Somalia

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Somalia is experiencing "the worst violence" in years, Reuters' Guled Mohamed reported May 4, 2006. "The United States is funding a coalition of Somali warlords fighting hardline Islamic militia in the capital Mogadishu as part of Washington's declared war on terrorism, a Somali government spokesman said. ...

"Some 90 people were killed in March [2006] in battles between fighters linked to the influential Islamic courts and those tied to a self-styled anti-terrorism coalition in Mogadishu, comprising most of the capital's powerful warlords," Mohamed wrote.

Before the civil war began in 1991 [1], there was substantial interest in getting access to Somalia's potential oilfields by major US Companies -- Conoco, Amoco, Chevron and Phillips.[2] . Piracy of foreign ships and oil tankers by somali pirates has been a become a major problem in last few years.[1]

About Somalia

Somalia (Somali Democratic Republic) has a "coastline approximately 3300 km long." [1] Somalia "forms the area known as the Horn of Africa, bordered on the North by the Gulf of Aden, on the East and South by the Indian Ocean, on the Southwest by Kenya, on the West by Ethiopia, and on the Northwest by Djibouti." [2]

"Throughout Somalia, animal husbandry and agriculture are the main economic activities. Both fisheries and maritime transport play minor economic roles. There is no oil or gas exploitation, nor is there tourism in the area. Pastoral nomads form the majority of the Somali population, followed by farmers. Coastal population varies seasonally as many nomads, and their flocks, move to the coastal areas after rainfall and retreat to the mountainous hinterland during the dry summer months." [3]

The Gulf of Aden: Waterway to Persian Gulf Oil

The Gulf of Aden is located in the Indian Ocean and is situated between Yemen on the south coast of the Arabian Peninsula and Somalia in Africa.

"The gulf – roughly 900 kilometres long and 500 kilometres wide – is an important waterway for transporting Persian Gulf oil. Together with the Red Sea, which it connects with in the northwest through the Bab el Mandeb sound, it forms an essential oil transport route between Europe and the Far East." [4]

Africa's "two non-African issues"

"On top of Africa’s internal problems there are also two non-African issues which are hampering efforts to resolve conflicts and to promote better government and economic development," Tom Porteous wrote January 21, 2006. "The first is the industrialised world’s increasing thirst and competition for African oil, which seems to take precedence over pious statements about African development."

"The second non-African problem Africa could do without is the west’s 'war on terrorism'. Increasingly since 9/11, the entire predominantly Muslim belt running from the Horn of Africa through Sudan and the Sahel to West Africa has been regarded as a front in this war," Porteous wrote.

Since the September 11, 2001, "attacks on the United States more than four years ago, Somalis have feared that their lawless country could become the setting for a battle between US-backed anti-terror forces and al-Qaeda sympathisers," the BBC reported March 24, 2006. "Now it seems as though their worst fears may be coming true."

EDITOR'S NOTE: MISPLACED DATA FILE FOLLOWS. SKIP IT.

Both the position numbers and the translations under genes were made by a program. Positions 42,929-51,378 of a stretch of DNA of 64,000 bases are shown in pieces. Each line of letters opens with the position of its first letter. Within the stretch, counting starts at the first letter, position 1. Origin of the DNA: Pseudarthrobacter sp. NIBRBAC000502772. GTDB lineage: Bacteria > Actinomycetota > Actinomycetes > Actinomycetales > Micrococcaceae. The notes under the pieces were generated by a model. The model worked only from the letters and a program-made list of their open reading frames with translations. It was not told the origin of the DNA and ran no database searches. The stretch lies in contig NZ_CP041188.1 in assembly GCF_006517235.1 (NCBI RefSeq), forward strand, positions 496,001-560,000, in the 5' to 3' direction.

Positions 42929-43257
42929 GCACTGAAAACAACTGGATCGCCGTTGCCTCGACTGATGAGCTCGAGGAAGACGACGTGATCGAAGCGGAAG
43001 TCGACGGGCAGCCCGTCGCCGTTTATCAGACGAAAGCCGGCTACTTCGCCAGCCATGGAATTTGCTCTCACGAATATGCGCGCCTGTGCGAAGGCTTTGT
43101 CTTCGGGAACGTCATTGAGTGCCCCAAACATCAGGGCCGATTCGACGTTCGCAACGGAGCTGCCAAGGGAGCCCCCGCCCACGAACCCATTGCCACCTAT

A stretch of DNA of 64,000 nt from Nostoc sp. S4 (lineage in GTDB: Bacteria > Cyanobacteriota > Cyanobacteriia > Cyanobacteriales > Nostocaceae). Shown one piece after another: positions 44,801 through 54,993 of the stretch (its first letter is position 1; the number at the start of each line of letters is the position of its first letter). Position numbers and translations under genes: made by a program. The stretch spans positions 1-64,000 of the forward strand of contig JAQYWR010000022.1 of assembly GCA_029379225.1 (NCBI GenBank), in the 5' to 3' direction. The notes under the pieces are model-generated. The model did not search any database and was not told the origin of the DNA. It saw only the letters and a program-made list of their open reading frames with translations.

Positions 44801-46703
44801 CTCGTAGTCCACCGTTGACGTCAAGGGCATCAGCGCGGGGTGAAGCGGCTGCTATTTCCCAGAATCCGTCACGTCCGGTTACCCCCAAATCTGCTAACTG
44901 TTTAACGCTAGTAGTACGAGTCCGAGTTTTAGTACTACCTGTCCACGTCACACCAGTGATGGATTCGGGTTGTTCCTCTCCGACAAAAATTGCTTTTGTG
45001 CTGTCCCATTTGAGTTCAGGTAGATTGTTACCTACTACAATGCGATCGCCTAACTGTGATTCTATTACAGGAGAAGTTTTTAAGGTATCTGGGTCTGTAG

Somalia as a "failed state"

Somalia "appears to be the very definition of what we call a failed state," Andrew Cockburn, wrote in the July 2002 issue of National Geographic. "The last time this desert country possessed anything approaching a normal government, with tax collection, social services, and law enforcement, was under a bloody dictator named Siad Barre. After Barre was driven out by a national rebellion early in 1991, political power over most of Somalia fell into the hands of feuding warlords, who, like grand dukes from the European Middle Ages, deployed their private armies to battle for power even as hundreds of thousands of other Somalis were dying of hunger. Outside intervention, often with good intentions, has done little to help--and has usually made things worse."

In May 2002, the International Crisis Group wrote that "Somalia is one of the world's chief examples of a failed state - a frequently lawless land of chronic, criminally opportunistic, conflict. There is no functioning, nationally-recognised central government. Somalia is unable to control its borders or police its financial sector and has in the past been a safe haven for al Qaeda. Its highly fragmented internal security situation and the competing agendas of its neighbours have raised concerns that it may again become a base for international terrorism."

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References

  1. 1.0 1.1 "Somalia", CIA World Fact Book, April 9, 2009. Cite error: Invalid <ref> tag; name "CIA" defined multiple times with different content
  2. Mark Fineman,The Oil Factor in Somalia: Four American petroleum giants had agreements with the African nation before its civil war began. They could reap big rewards if peace is restored", The Times, January 18, 1993.

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2001
2002
2003
2004
  • Joseph Winter, "Living in Somalia's anarchy," BBC, November 18, 2004: "As Somalia's new government prepares to return to restore order after years of anarchy, [report] from Mogadishu on life with no central control. "
2005
2006
2007
2011